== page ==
‘There are things that I do now, that once upon a time would have seemed inconceivable to me. So, after Rizzle Kicks I made a band called Wildhood which was more rock, and I was super high for most of that. I was high and drunk, I was just off my face. And I was convinced that was how I’d get to this kind of deep, fucking, cool… I don’t know what. Trying to get something out of me, trying to get to this pit of sadness that was inside me. And the idea of being able to write sober was out of the question. On a technical level I didn’t used to sing falsetto, I used to sing full-voice because that’s what felt natural when I was pissed basically. As my values in life have shifted, more into the space of looking after my body and sobriety and being in a loving, responsible, mature relationship, that affects what I sing about. The next project is gonna be half an indie-rock vibe, and then the other half goes into this kind of house shit. I am really drawn at the moment to upbeat, euphoric sounds. The album will definitely be trippy that’s for sure. I’m drawn to these euphoric sounds now. I mean I don’t drink anymore, I don’t take cocaine, I’ve completely cut those two things out of my life. But I micro-dose, and I’m fascinated with reconnecting with nature, and that comes out in my lyrics.‘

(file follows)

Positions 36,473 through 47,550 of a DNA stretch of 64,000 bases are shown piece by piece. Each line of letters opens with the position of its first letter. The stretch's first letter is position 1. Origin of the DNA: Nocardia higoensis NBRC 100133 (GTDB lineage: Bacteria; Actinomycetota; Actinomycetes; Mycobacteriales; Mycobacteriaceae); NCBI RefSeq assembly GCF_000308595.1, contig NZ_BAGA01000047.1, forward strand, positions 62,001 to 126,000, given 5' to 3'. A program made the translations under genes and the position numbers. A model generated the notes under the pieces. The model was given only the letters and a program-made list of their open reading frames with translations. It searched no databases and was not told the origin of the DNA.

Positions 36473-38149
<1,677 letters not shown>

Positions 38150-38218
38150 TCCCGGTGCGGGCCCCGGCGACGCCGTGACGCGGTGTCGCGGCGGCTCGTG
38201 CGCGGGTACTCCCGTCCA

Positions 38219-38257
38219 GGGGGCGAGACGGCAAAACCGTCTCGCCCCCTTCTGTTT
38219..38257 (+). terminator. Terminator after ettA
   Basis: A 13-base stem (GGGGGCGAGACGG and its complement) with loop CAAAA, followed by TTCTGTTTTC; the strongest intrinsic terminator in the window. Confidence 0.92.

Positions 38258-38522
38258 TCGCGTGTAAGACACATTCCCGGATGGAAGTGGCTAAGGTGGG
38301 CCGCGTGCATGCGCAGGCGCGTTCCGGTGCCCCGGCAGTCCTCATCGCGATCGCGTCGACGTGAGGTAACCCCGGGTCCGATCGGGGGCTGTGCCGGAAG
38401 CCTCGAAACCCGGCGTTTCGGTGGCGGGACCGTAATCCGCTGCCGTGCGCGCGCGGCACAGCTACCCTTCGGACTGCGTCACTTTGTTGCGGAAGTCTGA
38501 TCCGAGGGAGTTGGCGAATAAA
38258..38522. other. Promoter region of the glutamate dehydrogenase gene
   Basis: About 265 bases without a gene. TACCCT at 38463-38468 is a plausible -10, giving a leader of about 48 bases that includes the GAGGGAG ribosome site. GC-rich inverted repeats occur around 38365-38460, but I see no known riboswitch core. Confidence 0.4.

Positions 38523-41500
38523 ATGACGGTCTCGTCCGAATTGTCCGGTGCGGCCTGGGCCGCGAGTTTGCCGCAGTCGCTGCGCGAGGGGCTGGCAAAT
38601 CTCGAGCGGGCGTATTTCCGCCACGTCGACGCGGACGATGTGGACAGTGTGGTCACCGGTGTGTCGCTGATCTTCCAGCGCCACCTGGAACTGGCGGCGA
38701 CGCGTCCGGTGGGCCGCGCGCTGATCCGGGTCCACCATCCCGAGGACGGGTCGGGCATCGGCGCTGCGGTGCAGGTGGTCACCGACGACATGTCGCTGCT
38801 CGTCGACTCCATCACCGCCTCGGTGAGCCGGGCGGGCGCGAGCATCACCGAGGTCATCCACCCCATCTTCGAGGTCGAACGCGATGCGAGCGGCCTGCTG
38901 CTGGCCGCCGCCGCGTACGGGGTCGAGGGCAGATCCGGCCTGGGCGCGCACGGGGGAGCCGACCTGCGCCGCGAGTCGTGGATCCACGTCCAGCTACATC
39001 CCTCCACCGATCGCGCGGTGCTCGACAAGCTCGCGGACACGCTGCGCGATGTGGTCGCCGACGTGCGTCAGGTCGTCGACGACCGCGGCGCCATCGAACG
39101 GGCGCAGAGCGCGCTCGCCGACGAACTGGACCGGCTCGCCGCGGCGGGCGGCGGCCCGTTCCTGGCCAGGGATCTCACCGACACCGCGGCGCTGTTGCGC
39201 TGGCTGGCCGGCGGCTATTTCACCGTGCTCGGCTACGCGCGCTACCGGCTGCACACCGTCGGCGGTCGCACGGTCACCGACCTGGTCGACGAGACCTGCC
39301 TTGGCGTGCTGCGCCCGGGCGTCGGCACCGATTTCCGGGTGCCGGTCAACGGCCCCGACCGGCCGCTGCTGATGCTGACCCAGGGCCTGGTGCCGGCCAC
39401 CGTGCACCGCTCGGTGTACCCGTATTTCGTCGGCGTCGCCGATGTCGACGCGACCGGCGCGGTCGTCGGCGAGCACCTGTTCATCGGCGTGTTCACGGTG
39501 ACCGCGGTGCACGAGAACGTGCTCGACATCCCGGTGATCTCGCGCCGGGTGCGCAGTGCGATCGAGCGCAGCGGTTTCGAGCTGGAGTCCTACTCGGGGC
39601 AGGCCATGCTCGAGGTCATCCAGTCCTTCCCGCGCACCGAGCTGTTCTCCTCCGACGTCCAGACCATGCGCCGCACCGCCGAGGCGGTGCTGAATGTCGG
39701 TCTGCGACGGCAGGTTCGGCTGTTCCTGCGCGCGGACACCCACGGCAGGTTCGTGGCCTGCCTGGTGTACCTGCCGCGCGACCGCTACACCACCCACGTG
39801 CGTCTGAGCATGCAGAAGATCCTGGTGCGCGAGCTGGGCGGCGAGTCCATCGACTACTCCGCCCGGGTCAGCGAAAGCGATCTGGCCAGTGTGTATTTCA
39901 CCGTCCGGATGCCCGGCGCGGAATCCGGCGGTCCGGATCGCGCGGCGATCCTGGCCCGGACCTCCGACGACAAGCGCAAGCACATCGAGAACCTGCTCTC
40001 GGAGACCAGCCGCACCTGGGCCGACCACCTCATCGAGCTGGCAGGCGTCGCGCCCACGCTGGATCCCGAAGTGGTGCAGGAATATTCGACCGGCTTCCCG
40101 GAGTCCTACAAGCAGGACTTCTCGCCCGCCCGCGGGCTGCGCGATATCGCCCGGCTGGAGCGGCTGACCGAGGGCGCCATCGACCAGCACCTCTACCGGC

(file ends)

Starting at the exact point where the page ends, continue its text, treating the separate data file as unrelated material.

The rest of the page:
Genre as a concept is becoming more and more outdated. As creatives continue to explore new avenues of art and sound, it seems counterproductive to force them into one constrictive label. And so we asked Jordan to sum up his music as best he can outside the realms of ‘genre’. His answer took some thought. A few seconds went past while he looked around the room and tapped a dry paint brush against his chin mid-thought. Finally he came to his conclusion, and while it was not expected it was certainly thought-provoking.